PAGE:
Monday, 30 January 2012

Don't Worry About Nintendo

Don't Worry About Nintendo

The industry giant has seen better years, but things will be just fine.

January 30, 2012

 From a distance, Nintendo would appear to be in some serious trouble. After stumbling with the launch of the 3DS, being forced to prematurely cut the portable's price tag, fumbling the introduction of Wii U, not offering enough quality titles for much of 2011 and forecasting $838 million in losses – a first ever for the company – for its current fiscal year many are correct in wondering what's happening with the Big N. How did things get this bad?

Though grim on the surface, and certainly nothing to take lightly, Nintendo is going to be just fine. While it's true the company hasn't expertly handled the transition from the DS and Wii to a new generation of hardware, most of the losses we're now seeing are simply a natural part of the rocky path back to what could be a new era of dominance. To make this situation into anything greater is simply premature, a blatant attempt to be sensationalistic and overly-dramatic.

As a result of worldwide DS sales dropping by two-thirds and Wii sales sliding by a third, Nintendo finds itself in a challenging position, being forced to broaden the install bases of aging platforms through price cuts and bundles while still moving its agenda forward. As its products sell at lower prices, and the remaining potential consumers dwindle, Nintendo has to simultaneously do something that costs a considerable amount of money – invest in the future.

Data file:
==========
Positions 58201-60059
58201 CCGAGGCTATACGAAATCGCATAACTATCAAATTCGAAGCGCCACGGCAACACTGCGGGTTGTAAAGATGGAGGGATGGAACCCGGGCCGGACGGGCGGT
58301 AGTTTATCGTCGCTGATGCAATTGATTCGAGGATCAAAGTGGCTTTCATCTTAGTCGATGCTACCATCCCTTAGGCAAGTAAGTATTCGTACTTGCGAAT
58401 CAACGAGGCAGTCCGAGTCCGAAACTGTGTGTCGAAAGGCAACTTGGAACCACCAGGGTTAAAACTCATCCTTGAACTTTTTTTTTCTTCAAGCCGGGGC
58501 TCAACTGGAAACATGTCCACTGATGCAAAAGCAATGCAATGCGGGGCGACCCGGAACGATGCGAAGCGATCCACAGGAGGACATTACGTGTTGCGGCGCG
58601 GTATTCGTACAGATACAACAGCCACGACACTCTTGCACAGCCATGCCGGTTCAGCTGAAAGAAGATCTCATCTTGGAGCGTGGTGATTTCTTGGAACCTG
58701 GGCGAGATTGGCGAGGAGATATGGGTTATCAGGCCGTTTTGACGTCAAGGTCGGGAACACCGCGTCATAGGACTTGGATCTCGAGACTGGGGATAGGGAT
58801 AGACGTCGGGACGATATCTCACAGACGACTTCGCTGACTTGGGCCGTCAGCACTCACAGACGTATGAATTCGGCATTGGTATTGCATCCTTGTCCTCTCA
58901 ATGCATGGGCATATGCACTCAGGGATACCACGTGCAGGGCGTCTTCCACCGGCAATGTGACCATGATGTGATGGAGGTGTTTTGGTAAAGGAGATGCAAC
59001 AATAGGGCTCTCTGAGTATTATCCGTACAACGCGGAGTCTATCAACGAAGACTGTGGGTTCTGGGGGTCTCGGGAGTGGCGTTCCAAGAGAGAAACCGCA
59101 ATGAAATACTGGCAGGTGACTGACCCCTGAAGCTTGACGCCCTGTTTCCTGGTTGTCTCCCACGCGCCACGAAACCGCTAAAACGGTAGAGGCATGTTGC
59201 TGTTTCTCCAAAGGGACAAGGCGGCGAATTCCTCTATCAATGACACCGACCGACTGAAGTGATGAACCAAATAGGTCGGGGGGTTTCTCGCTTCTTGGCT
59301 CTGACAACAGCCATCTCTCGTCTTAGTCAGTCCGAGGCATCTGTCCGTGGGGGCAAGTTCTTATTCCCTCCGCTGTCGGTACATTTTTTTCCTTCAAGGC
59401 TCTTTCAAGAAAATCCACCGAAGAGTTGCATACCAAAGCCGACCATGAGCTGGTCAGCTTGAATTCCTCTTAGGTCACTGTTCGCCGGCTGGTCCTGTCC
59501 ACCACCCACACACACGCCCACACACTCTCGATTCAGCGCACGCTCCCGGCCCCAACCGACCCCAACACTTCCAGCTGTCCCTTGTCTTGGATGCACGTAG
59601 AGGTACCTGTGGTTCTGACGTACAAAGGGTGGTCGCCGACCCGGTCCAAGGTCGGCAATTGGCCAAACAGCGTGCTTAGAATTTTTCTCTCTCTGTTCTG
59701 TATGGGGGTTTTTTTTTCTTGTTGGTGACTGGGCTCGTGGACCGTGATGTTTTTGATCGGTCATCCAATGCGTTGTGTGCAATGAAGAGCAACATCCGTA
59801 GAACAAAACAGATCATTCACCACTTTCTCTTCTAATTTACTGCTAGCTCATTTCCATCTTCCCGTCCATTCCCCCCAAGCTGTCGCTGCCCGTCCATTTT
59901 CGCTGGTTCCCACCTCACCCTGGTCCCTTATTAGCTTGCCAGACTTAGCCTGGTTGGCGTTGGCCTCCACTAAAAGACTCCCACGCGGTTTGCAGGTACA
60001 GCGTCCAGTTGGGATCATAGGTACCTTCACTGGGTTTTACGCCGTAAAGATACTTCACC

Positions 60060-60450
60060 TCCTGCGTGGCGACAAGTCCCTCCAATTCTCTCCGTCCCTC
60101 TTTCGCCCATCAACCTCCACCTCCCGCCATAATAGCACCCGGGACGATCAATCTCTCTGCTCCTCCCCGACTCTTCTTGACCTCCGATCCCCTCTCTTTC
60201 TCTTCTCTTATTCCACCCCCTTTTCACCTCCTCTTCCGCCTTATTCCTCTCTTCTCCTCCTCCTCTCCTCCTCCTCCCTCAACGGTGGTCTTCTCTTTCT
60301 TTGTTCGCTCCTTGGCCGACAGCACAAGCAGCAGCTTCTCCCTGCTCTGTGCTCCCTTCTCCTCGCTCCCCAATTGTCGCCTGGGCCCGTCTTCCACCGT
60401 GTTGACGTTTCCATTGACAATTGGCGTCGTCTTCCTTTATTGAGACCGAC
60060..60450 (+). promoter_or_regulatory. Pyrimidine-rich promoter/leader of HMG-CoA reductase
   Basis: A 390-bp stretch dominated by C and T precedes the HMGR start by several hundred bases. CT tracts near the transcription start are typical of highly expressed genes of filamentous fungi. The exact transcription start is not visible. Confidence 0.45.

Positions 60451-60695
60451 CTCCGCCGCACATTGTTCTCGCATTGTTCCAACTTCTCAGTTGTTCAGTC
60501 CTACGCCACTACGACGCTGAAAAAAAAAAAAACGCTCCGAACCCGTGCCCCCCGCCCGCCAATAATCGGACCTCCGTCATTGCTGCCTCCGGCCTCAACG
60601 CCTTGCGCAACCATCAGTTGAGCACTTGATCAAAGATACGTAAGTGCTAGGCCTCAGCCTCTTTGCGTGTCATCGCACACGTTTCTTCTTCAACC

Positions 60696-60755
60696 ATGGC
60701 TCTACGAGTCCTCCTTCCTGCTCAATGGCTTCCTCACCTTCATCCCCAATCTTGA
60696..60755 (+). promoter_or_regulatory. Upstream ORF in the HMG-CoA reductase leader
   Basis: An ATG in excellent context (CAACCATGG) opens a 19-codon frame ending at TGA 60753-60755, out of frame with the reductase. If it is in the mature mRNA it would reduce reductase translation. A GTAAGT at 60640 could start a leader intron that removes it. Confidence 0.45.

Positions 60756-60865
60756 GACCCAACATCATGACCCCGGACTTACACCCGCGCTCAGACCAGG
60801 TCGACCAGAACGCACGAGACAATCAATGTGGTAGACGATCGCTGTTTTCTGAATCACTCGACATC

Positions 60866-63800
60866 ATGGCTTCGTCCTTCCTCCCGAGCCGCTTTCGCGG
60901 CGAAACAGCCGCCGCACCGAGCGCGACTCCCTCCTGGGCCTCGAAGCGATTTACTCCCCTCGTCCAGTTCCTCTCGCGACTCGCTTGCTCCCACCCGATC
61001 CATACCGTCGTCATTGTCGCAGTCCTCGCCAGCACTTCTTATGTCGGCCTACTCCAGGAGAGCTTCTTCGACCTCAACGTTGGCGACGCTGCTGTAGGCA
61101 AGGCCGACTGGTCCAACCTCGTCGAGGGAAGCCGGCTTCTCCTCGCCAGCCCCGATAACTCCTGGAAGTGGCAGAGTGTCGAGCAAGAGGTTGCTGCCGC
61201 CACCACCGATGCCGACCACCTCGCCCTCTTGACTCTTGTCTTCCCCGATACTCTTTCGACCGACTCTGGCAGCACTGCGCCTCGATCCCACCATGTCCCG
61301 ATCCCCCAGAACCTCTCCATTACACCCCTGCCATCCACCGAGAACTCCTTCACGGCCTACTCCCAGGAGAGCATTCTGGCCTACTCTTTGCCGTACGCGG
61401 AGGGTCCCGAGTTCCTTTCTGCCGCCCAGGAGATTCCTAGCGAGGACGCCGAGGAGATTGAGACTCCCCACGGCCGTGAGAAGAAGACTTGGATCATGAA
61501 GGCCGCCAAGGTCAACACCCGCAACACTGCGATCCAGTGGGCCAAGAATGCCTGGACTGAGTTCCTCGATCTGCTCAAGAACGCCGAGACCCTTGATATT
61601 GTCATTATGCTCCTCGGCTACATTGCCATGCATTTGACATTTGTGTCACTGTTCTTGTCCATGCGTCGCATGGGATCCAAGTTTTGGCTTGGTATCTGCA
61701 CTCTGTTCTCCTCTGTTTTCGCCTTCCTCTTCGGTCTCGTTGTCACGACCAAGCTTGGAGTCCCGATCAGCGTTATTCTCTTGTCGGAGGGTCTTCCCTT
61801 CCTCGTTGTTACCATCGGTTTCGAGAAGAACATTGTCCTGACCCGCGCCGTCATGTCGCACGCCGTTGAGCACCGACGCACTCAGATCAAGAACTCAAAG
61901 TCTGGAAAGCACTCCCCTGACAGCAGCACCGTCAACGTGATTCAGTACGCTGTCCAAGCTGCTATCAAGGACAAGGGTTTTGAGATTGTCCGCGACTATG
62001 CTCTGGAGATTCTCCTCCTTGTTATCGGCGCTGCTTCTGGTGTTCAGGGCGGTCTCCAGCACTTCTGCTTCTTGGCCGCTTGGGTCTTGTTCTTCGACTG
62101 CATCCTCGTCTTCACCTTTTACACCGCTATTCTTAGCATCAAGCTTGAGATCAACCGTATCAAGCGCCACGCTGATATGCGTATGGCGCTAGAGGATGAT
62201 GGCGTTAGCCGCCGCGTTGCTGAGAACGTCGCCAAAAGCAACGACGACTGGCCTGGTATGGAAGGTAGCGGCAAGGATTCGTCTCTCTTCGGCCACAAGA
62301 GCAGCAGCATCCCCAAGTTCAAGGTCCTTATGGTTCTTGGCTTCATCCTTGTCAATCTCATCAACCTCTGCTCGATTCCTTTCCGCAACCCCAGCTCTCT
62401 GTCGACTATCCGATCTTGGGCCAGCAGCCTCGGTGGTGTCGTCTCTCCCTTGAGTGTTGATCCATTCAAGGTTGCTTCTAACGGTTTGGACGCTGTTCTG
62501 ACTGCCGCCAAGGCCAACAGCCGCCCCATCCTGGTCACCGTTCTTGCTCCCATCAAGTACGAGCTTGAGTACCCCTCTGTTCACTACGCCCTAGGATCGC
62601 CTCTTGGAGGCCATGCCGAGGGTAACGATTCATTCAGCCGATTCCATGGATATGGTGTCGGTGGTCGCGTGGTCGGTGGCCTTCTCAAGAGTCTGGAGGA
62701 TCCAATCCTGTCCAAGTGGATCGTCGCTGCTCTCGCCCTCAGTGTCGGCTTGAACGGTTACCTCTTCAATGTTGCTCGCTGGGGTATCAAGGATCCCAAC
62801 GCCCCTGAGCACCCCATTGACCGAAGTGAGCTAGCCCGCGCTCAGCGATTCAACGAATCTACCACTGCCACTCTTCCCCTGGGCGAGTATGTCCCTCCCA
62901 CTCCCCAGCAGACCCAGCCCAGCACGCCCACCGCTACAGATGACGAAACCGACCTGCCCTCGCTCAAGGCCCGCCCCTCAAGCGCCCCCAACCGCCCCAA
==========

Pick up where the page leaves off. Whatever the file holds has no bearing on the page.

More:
A lot is riding on Wii U's launch software. Will it deliver?

Nintendo is now developing an innovative new console, which is incorporating new types of technology to broaden its functionality. Wii U's controller will now use the NFT standard that will allow gamers to communicate with other devices and objects, potentially changing the way some games are played – and how we shop for them online. The publisher is also preparing to launch an entire digital service, which was unveiled late last week as the Nintendo Network. Though many will scoff that Nintendo is just now aggressively pursuing an online business model, the fact that paid downloadable content, full retail game sales, individual user accounts and global communities are being pursued is a sign Nintendo is being both comprehensive and competitive. That's not something to take lightly.

New hardware and infrastructure demands one more thing – software. Being forced to almost single-handedly lift up the 3DS towards the end of 2011, in order to prove the system's worth to third parties, while preparing an aggressive slate of HD Wii U launch (window) titles, is no easy task. Any publisher would find that challenging, and many simply couldn't do it. That Nintendo has managed to push its new portable to the front of the Japanese industry, create what appears to be a very desirable 2012 slate for the system, continue secretive work on Wii U, and absorb huge losses because of an aggressive price cut, is simply remarkable.